Witnesses Testify Trump Attempted to Bend Justice Dept. to His Will, as Congressional Panel Reveals GOP Reps Sought Pardons
In her closing, Cheney spoke directly to Trump supporters: ‘He deceived you’
- Published In: Politics
- Last Updated: Jun 24, 2022
Wyo. Rep. Liz Cheney once again takes a prominent role in the select committee's fifth hearing into the Jan. 6 riots at the Capitol. The next hearing is scheduled to take place in July. (Courtesy photo from the Clerk of the U.S. House of Representatives)
By Jacob Gardenswartz
Special to the Wyoming Truth
WASHINGTON — Even before the beginning of Thursday’s hearing of the House select committee investigating the Jan. 6 insurrection, some in former President Donald Trump’s orbit had cause for concern.
Early Wednesday morning, federal agents conducted a surprise search of the home belonging to former Justice Department lawyer Jeffrey Clark, who served in the Trump administration and whose efforts to support Trump’s unproven claims of election fraud were the subject of Thursday’s presentation.
Trump Justice Department officials, including former acting Attorney General Jeffrey Rosen, testified that the former president threatened to install Clark as the leader of the department unless they publicly backed his election fraud allegations, despite the officials’ repeated attestations to the lack of evidence for such claims.
During one phone call, Trump urged the officials to “just say the election was corrupt and leave the rest to me and the Republican Congressmen,” according to testimony from former deputy Attorney General Richard Donoghue, who shared notes from the time of that conversation.
At least six of those GOP Congressmen, testimony from Thursday’s hearing later revealed, sought pardons from Trump after the violence of Jan. 6. Lawmakers on the committee insinuated those actions demonstrated that the Republican officials understood they had committed crimes. Officials also detailed how online conspiracies worked their way up to the highest echelons of political power in the United States
At one point, Trump’s chief of staff, Mark Meadows, pressed Justice Department officials to look into a claim that voting machines used during the 2020 election were hacked by Italian satellites, an assertion that officials viewed as “pure insanity” and “patently absurd,” Donoghue testified. At the White House’s request, the secretary of defense went so far as to phone a top attache in Rome to look into the conspiracy, lawmakers said.
The saga demonstrated how “insanity went from the internet to the highest levels of government in no time,” said Rep. Adam Kinzinger (R-Ill.), who led much of Thursday’s questioning and who is one of just two Republicans serving on the select committee.
Much of the hearing focused on Trump’s efforts to elevate Clark, an environmental lawyer who led the Justice Department’s environment and natural resources division, to its top post. Despite having no previous experience with election law or criminal investigations, Clark’s support for Trump’s election fraud claims endeared him to Trump and others in his orbit, including a Republican lawmaker who introduced them, according to testimony.
Former Justice Department officials said Trump and Clark insisted they sign onto a draft letter intended to be sent to state officials which claimed the department had “significant concerns” with the election results. Donoghue said signing on to such a document would have amounted to “nothing less than the Justice Department meddling in the election.”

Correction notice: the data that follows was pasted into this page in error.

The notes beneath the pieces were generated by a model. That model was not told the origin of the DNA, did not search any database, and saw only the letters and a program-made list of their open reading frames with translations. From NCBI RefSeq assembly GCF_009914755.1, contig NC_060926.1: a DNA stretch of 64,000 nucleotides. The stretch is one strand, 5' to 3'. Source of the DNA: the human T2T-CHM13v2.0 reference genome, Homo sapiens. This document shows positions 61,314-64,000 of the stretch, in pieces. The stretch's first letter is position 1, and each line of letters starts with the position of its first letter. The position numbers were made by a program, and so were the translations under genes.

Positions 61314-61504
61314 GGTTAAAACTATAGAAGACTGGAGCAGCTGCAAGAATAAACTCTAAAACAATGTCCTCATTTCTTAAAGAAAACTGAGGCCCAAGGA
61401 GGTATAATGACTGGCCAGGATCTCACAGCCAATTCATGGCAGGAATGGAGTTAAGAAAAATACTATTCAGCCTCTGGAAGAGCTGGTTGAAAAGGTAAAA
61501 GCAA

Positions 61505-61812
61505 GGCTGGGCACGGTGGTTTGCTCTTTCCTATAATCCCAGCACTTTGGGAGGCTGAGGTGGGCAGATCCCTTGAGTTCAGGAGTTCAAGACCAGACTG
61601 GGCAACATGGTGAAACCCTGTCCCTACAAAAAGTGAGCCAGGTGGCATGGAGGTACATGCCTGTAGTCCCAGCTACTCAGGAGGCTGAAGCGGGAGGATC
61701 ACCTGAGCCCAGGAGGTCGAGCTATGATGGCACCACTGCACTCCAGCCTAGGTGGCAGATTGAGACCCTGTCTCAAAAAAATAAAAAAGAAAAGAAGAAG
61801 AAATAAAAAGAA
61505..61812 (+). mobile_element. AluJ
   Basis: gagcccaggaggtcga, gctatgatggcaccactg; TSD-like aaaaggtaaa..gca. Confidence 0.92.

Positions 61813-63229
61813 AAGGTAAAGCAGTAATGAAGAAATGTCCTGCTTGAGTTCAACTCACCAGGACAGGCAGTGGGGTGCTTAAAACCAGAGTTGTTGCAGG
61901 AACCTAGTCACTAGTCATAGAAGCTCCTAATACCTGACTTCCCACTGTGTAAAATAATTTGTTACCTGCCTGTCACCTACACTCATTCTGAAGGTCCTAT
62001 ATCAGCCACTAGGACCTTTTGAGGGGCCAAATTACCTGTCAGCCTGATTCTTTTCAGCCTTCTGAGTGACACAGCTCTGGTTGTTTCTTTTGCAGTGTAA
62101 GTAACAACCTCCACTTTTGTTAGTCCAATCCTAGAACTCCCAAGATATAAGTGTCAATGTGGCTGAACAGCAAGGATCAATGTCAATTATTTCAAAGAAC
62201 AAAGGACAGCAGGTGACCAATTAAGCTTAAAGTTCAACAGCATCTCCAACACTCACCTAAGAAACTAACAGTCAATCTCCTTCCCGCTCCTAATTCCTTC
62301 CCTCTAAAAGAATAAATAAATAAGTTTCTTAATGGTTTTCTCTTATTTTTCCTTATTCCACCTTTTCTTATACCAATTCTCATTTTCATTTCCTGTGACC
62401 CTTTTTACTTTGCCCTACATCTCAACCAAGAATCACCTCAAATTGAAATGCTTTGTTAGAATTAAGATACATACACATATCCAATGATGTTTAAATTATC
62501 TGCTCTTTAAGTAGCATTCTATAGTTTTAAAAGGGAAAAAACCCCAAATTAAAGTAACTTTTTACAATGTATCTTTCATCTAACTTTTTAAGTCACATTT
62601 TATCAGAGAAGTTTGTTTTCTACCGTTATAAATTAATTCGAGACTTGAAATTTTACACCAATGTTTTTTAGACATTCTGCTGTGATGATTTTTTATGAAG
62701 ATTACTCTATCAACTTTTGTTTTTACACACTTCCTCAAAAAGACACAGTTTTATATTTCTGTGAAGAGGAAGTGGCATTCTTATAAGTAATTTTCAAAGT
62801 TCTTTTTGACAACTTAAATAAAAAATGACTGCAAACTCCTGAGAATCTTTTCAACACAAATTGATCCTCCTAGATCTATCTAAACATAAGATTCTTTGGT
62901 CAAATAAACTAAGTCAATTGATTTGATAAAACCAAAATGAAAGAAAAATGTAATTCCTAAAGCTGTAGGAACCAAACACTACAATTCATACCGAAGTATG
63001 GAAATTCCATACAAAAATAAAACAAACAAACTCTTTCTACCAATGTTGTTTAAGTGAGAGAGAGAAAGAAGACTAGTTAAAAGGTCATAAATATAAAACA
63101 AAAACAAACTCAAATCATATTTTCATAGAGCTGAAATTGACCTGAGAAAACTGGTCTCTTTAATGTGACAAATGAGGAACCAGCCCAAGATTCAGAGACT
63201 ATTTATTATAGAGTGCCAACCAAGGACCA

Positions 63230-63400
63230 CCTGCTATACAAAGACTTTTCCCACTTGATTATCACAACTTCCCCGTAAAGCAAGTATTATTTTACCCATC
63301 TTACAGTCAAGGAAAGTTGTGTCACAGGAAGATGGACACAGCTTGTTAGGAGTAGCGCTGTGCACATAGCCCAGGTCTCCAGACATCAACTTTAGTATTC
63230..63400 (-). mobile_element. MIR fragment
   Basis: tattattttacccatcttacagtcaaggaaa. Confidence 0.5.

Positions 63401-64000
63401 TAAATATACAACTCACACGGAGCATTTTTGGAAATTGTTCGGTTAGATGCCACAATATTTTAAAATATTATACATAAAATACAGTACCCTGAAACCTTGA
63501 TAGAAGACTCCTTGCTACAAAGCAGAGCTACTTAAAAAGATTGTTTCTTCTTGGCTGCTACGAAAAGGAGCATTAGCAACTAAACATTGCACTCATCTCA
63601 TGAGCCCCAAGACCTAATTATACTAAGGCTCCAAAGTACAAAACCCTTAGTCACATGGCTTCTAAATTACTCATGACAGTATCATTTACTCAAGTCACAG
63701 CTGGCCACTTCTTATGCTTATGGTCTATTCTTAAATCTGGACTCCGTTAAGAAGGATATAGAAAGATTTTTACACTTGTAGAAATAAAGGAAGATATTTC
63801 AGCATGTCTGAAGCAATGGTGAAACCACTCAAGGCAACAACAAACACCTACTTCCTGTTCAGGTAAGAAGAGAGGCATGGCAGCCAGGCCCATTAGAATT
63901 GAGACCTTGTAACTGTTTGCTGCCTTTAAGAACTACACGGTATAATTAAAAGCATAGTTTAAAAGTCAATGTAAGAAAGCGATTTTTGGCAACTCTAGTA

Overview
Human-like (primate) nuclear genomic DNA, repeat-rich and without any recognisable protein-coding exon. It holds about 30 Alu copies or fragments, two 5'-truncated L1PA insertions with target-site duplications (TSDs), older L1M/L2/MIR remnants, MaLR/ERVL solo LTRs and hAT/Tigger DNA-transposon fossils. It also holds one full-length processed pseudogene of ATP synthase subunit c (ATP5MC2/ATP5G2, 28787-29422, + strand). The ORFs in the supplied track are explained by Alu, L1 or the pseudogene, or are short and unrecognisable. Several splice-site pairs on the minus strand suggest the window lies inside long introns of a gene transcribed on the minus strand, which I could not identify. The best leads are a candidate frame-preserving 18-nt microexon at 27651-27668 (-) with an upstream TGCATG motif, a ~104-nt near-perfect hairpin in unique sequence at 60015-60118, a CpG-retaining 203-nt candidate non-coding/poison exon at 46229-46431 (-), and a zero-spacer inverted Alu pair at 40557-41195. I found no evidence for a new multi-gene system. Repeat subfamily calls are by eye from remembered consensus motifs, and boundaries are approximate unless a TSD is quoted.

The former Justice Department officials also testified that Trump tried installing a campaign loyalist as a special counsel to investigate voter fraud, asked the Justice Department to file a lawsuit before the U.S. Supreme Court to toss the election and suggested that federal officials seize voting machines. The officials declined, with the former head of the department’s Office of Legal Counsel describing the proposed suit as “meritless” and the machines’ seizure as illegal.
The stand-off between Trump, Clark and Justice Department leadership came to a head when Trump summoned them to the Oval Office in the days before Jan. 6, witnesses testified. Though Trump had planned to name Clark the new acting attorney general —White House call logs had begun referring to Clark as such earlier that afternoon — Justice Department officials said they threatened mass resignations if Trump went forward with that plan, ultimately convincing him to hold off.
“They were willing to sacrifice their careers for the good of our country,” Kinzinger said of the officials.
Though Thursday’s presentation was initially conceived as the penultimate of six public hearings of the select committee, lawmakers announced earlier this week that they will pause further hearings until July because they have received new evidence to investigate. The evidence includes footage of interviews a British filmmaker conducted with Trump and top White House advisors around the time of the insurrection.
The extension of the hearing timeline may also be strategic. Ahead of the upcoming July 4 recess, many lawmakers will head back to their districts for voter outreach leading up to the 2022 midterm elections.
Rep. Liz Cheney (R-Wyo.) has played a leading role as vice chair of the select committee, comprised of seven Democrats and two Republicans, which has made her persona non grata among Republican leadership and many voters in her home state. During Thursday’s hearing it was revealed that her campaign is appealing to Wyoming Democrats, imploring them to switch their party registration and support her in the Aug. 16 primary against her Trump-backed challenger Harriet Hageman.
Cheney used her closing remarks to speak directly to Republicans who still support Trump: “It can be difficult to accept that President Trump abused your trust, that he deceived you,” she said. “That is a fact, I wish it weren’t true, but it is.”